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ERIC Number: ED072869
Record Type: RIE
Publication Date: 1972-Sep
Pages: 12
Abstractor: N/A
Reference Count: 0
Parental Deprivation and the Development of Aggression.
Mitchell, G.
The research on parental deprivation done at the Wisconsin primate laboratories and related laboratories is summarized. Social isolation and certain other social conditions were observed in their effects on aggressive behavior. Isolate-reared rhesus monkeys show more abnormality in postures and movements than do socially reared monkeys from infancy through puberty. Some of these abnormalities diminish in adulthood, but in any case they interfere with effective social communication and are therefore implicated in the development of aggression. The coo vocalization, used by the rhesus when there is a stimulus change, is emitted less frequently by infant and adult isolates than by socially reared monkeys; and, in addition, the coo is not used in appropriate contexts by isolates. Isolate-reared monkeys are defective in both sending and receiving facial expressions. Isolates use the fear grimace and the stare and open-mouth threats, which appear important in aggressive behavior, more frequently after puberty than do socially reared monkeys. Isolates are also defective in looking, the most frequently used mode of communication among rhesus monkeys. Isolates apparently do not develop a clear idea of self versus not self, and as they reach adulthood they direct more and more hostility toward the self. The failure to know the self may interfere with peaceful social communication more than anything else, and apparently the monkey can come to know himself only through interaction with others. Mature social isolates are incapable of using social objects to decrease their arousal and are thus intolerably excited by social stimulation, which, in turn, accentuates their abnormalities in communication. (KM)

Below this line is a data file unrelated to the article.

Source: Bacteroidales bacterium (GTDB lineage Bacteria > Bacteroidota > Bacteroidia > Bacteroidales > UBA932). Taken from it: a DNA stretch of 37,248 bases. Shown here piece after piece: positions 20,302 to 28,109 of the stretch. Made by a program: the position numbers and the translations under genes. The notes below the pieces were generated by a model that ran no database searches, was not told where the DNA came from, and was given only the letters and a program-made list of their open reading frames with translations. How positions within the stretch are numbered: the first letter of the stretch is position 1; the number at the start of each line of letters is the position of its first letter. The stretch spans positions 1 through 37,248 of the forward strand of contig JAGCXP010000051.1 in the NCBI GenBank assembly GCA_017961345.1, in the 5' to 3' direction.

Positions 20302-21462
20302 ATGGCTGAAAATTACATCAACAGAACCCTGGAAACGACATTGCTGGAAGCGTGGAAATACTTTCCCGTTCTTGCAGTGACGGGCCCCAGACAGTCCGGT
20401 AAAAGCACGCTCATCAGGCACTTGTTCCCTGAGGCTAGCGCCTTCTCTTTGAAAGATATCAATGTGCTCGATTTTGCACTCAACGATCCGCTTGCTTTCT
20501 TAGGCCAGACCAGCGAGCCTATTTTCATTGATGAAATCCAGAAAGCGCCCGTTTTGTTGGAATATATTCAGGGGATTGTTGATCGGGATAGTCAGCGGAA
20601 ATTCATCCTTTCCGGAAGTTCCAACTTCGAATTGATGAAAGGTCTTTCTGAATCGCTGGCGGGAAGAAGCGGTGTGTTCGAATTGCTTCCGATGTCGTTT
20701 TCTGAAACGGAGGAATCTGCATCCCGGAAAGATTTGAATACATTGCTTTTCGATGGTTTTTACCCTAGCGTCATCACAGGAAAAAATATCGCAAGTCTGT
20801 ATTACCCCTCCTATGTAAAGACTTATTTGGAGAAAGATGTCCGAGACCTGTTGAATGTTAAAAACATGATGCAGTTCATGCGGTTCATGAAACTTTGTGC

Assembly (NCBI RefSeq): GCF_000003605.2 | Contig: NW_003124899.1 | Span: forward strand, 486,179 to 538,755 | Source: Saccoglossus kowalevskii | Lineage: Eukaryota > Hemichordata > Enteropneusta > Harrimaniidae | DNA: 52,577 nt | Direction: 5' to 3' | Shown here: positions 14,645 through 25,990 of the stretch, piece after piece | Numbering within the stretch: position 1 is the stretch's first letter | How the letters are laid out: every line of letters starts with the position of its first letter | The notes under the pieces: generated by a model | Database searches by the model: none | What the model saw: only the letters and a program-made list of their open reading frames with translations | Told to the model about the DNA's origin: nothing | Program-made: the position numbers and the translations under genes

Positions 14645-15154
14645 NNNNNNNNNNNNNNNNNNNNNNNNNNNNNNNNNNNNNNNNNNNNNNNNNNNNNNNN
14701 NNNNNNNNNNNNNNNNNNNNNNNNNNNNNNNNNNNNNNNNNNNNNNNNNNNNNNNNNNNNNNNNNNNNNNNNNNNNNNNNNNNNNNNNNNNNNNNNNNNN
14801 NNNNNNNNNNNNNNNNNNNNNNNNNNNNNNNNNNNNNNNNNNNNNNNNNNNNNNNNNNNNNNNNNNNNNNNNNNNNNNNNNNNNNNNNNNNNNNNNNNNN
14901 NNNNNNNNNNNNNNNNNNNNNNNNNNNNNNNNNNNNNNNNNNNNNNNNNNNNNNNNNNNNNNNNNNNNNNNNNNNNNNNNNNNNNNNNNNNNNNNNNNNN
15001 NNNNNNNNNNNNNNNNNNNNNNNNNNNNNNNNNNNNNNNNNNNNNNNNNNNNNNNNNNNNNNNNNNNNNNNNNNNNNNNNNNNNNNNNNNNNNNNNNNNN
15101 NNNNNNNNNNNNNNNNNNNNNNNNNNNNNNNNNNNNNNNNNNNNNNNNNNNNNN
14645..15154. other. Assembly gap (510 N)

Publication Type: N/A
Education Level: N/A
Audience: N/A
Language: N/A
Sponsor: National Institutes of Health (DHEW), Bethesda, MD.
Authoring Institution: N/A
Note: Paper presented at the Annual Convention of the American Psychological Association (80th, Honolulu, Hawaii, September 1-8, 1972)